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Desperately seeking faculty adviser with updated website

Your website is how you attract scholarly talent to your research program; so why are you letting it languish?


A looming question for all students coming to the end of their degree program is “what next?” If the answer is a graduate degree or postdoctoral fellowship, it’s time to start looking for a supervisor.

Universities spend large amounts of money and resources on undergraduate recruitment, but in many cases (notably in the sciences), recruitment to graduate programs is driven by individual faculty members’ research programs. So this often makes faculty members’ web pages the primary contact point for many aspiring students.

It is often difficult to find well-organized, accurate and up-to-date web pages at the department level at many Canadian universities. The same is true when it comes to searching for potential supervisors online. In many cases, faculty members’ websites present outdated and inaccurate descriptions of their research program. Often, the faculty member (or a web-savvy graduate student in the lab) has created the web page, which then sits dormant and forgotten, either because the professor is too busy to maintain it or because the graduate student who did the updating has graduated and moved on.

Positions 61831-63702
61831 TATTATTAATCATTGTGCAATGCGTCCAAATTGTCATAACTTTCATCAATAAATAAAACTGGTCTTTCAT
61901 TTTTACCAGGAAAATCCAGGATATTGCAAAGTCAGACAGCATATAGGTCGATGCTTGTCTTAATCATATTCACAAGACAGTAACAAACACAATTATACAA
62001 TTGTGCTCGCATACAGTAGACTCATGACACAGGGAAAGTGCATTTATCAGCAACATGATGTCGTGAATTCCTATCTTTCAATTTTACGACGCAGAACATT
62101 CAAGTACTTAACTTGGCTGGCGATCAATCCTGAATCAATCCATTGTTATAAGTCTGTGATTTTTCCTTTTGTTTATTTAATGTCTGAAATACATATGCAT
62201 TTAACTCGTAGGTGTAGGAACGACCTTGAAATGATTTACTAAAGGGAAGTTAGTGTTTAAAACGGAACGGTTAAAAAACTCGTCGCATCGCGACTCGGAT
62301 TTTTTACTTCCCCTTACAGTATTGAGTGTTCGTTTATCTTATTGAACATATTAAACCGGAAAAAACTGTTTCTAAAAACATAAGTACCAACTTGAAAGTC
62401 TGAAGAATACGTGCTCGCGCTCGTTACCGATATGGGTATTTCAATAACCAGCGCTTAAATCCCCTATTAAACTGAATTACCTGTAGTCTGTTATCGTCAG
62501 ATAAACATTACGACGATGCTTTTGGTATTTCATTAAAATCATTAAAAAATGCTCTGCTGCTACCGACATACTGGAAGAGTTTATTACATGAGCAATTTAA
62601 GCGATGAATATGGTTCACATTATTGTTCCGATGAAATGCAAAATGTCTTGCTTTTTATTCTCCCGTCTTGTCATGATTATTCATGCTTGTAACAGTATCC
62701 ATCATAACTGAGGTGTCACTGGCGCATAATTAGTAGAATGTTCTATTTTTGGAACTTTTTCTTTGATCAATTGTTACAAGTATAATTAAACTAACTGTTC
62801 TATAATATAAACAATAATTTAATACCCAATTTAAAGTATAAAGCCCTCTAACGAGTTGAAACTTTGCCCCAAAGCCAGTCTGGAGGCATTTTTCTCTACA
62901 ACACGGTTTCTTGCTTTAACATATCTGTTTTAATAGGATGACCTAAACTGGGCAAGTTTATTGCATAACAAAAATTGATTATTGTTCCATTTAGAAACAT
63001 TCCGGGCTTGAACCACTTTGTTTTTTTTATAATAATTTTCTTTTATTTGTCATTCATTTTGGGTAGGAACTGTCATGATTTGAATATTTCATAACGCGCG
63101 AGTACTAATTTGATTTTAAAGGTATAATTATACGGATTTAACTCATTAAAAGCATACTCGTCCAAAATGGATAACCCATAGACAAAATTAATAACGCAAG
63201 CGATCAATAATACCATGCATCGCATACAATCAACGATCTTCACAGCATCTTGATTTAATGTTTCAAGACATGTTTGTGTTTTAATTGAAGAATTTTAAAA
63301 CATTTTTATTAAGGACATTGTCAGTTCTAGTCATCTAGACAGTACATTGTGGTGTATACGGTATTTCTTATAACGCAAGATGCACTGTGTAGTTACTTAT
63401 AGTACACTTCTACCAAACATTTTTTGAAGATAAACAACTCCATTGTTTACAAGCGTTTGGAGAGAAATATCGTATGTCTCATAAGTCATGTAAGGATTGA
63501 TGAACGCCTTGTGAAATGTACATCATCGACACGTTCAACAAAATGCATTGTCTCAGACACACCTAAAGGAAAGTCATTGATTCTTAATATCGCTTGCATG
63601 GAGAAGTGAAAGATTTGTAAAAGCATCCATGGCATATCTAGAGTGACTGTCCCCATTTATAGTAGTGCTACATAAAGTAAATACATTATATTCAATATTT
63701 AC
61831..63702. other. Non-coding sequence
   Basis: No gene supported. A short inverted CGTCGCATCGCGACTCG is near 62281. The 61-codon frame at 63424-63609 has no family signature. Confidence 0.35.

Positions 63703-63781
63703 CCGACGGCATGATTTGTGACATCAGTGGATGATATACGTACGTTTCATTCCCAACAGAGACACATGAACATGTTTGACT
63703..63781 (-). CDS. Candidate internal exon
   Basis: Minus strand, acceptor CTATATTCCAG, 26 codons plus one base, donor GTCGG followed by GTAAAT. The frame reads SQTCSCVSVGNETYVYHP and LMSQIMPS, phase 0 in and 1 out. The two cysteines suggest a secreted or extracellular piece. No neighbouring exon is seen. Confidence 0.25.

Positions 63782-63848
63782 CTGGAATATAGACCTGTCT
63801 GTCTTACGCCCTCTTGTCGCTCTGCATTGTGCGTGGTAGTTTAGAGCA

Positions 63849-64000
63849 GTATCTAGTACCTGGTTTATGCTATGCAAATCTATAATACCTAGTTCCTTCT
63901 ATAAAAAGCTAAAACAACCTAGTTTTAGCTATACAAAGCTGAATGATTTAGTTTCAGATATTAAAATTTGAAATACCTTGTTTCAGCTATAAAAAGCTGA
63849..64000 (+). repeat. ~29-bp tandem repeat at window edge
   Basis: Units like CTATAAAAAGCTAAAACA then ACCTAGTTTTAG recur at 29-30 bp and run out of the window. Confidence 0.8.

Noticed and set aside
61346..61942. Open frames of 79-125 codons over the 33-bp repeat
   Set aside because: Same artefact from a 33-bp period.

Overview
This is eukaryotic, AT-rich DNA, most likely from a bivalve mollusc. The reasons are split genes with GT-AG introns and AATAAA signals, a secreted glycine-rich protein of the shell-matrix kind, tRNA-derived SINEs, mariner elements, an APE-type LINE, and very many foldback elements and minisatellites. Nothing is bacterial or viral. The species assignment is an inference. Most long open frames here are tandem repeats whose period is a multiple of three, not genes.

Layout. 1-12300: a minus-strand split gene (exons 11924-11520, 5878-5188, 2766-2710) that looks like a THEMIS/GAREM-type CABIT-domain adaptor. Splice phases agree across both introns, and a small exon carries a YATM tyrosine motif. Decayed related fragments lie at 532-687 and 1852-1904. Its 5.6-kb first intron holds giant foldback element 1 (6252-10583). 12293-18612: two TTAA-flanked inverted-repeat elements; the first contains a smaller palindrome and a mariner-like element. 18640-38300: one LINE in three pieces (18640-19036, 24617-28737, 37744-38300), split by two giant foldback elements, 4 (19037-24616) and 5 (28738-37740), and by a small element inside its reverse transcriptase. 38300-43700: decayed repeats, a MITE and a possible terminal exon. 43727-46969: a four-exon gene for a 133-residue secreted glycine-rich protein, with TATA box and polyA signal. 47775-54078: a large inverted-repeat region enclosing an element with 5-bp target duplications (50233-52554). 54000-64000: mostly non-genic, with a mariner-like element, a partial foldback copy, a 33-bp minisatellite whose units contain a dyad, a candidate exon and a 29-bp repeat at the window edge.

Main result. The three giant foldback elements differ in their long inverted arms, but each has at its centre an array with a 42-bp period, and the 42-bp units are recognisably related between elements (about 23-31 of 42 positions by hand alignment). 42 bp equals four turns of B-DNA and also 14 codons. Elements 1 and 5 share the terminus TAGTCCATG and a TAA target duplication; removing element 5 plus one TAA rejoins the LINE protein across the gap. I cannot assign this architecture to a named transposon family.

As an example, consider one of the websites I visited, and assume that it’s the site of Dr. Smith from the University of Everywhere. Dr. Smith outlines his research interests clearly, but as the site hasn’t been updated since 2002, his list of “current students” is almost certainly out of date. Dr. Smith’s e-mail address doesn’t appear on the site, and the site itself is almost entirely text. There are few visual breaks, making it hard to read. If I don’t know Dr. Smith, what is there besides a very nice picture of students sitting in a field to entice me to work in his lab?

Sadly, the problem is more widespread than just one terrible website. In my quest to find a supervisor, I searched every Canadian university for an ornithologist (my specific field) and evaluated those faculty members’ websites based on date of last update, date of most recent publication, and availability of a list of current students and student contact information.

Of the 48 websites from universities with a graduate program and bird researcher (29 maintained by the department and 19 by faculty members), 47 (98 percent) had detailed research interests and 42 (88 percent) were easy to find from the department’s main page. But only half (24 sites) contained a list of current students, and just eight sites (17 percent) provided student contact information.

On average, the most recent publication listed was from 2005 (range: 1997-2009), and on average, sites had last been updated in 2006 (range: 1997-2008). Twenty sites (42 percent) had no update information, and seven (15 percent) did not even list publications.

What’s in a great faculty website?

Listing your research interests is obviously important. If I want to study under someone, I had better know what my project is likely to entail.